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The Meaning of the 4th of July to the Enslaved

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Introduction

Danielle Patterson Western Civilization II Paper: "The Meaning of the 4th of July to the Enslaved" When one thinks about the life of Fredrick Douglass, especially me, he or she possibly thinks about the strength, power, and a "tell it like it is" attitude. Douglass changed history in a major way. He let it be known that color should not have to be a factor when determining whether who should receive justice and who shouldn't. His writings in "The Meaning of the 4th July to the Enslaved", opens the eyes of many people, letting them know that the so-called Independence Day is not a day of freedom and justice, but in fact, a day of cruelty and ignorance. In his writings about the 4th of July, Fredrick Douglass refers to the hypocrisy of the American colonies. In his words, why bother celebrating? ...read more.

Middle

how to read, there would be no keeping him. It would forever unfit him to be a slave. He would at once become unmanageable, and of no value to his master. As to himself, it could do him no good, but a great deal of harm. It would make him discontented and unhappy.' {Douglass, 78}. These statements greatly affected Douglass. He finally began to understand certain things, his eyes began to open to new things. As he put it, he "understood the pathway from slavery to freedom" {Douglass, 78}. Because of the words from his master, Douglass' hunger for knowledge and freedom grew stronger and stronger by the day. If one looks at the statistics of slavery in 19th century America, he or she will definitely be taken back. In 1850, there were 4 million slaves in the U.S. colonies out of 3 million people in the country. ...read more.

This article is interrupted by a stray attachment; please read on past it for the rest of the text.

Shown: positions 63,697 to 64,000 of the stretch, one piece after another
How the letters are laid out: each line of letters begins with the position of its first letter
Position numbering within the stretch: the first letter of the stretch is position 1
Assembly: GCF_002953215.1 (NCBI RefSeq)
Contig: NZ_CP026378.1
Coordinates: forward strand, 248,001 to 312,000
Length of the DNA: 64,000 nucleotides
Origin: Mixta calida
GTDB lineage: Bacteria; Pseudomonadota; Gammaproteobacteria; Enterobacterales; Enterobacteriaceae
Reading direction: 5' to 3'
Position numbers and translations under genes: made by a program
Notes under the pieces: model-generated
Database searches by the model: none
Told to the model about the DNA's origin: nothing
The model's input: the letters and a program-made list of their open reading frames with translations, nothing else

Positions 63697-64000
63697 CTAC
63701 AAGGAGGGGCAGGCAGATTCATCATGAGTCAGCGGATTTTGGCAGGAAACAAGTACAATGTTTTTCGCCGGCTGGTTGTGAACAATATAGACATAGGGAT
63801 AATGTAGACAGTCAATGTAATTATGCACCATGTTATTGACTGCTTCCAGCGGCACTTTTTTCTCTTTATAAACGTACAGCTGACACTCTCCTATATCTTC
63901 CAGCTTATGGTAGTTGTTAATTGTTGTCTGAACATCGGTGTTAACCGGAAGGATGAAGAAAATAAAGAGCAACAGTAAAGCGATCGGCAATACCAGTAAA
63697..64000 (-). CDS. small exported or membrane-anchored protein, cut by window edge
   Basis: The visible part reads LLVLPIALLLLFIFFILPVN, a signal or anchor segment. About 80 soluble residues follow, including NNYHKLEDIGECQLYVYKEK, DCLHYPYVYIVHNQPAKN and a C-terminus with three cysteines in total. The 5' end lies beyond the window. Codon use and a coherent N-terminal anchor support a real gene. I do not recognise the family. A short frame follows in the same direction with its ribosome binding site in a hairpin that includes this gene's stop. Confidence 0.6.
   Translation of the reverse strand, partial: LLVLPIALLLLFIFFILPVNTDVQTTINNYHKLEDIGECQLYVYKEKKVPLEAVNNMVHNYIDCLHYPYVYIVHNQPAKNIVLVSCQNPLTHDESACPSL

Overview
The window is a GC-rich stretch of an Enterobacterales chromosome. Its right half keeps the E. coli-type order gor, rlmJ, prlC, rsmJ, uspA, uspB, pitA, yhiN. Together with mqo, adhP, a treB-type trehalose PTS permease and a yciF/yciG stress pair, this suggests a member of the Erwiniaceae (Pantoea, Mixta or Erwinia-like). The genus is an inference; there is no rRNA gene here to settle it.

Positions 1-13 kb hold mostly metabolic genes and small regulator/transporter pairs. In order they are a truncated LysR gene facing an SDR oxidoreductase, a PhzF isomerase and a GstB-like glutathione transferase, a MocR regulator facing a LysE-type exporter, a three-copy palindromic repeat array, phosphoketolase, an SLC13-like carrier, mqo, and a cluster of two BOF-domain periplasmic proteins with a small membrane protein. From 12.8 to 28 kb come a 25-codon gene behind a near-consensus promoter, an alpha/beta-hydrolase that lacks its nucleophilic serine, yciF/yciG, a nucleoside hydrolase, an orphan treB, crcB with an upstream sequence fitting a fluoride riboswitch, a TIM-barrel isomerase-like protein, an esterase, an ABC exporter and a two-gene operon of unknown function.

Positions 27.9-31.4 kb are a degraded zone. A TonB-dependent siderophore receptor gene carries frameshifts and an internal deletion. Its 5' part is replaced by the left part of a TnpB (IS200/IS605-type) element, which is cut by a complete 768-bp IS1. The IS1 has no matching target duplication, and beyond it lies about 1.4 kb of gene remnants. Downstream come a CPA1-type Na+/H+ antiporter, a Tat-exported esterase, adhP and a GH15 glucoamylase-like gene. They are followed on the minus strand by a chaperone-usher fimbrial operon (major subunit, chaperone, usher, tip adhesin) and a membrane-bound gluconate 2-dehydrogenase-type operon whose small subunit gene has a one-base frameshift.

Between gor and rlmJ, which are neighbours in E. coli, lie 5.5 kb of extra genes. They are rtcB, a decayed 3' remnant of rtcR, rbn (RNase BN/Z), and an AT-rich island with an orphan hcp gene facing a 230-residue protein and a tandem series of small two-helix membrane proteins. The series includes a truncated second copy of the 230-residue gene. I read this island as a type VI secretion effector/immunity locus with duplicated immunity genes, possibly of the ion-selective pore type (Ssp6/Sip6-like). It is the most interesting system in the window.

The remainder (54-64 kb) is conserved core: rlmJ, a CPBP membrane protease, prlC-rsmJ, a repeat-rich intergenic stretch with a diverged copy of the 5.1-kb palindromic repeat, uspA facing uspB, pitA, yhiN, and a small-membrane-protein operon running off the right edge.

Conclusion

{Driving While Black} and, in current times, stopping and questioning Muslims and other people of Middle Eastern descent, make America somewhat hypocritical. Since America has drastically changed since the 19th century, the "American Dream" is somewhat of a reality. For me, the "American Dream" is defined as people, of any race, living in perfect harmony, despite the circumstances. Yes, since we have more laws today protecting minorities than back in slavery times, my definition of the "American Dream" is somewhat a reality. But, as always, this country can improve on this particular topic, as well as many others. In conclusion, Fredrick Douglass can definitely be put on a list of people who have changed America's history. His thirst for knowledge and dream of freedom opened the doors to great thoughts, extraordinary literature, and needed justice. Douglass' persistence and his focusing on important issues brought about the recognizing of the black race and its stance in American society. He made people realize that justice is not blood, sweat and tears, but life, liberty and the pursuit of happiness... For Everyone. ...read more.

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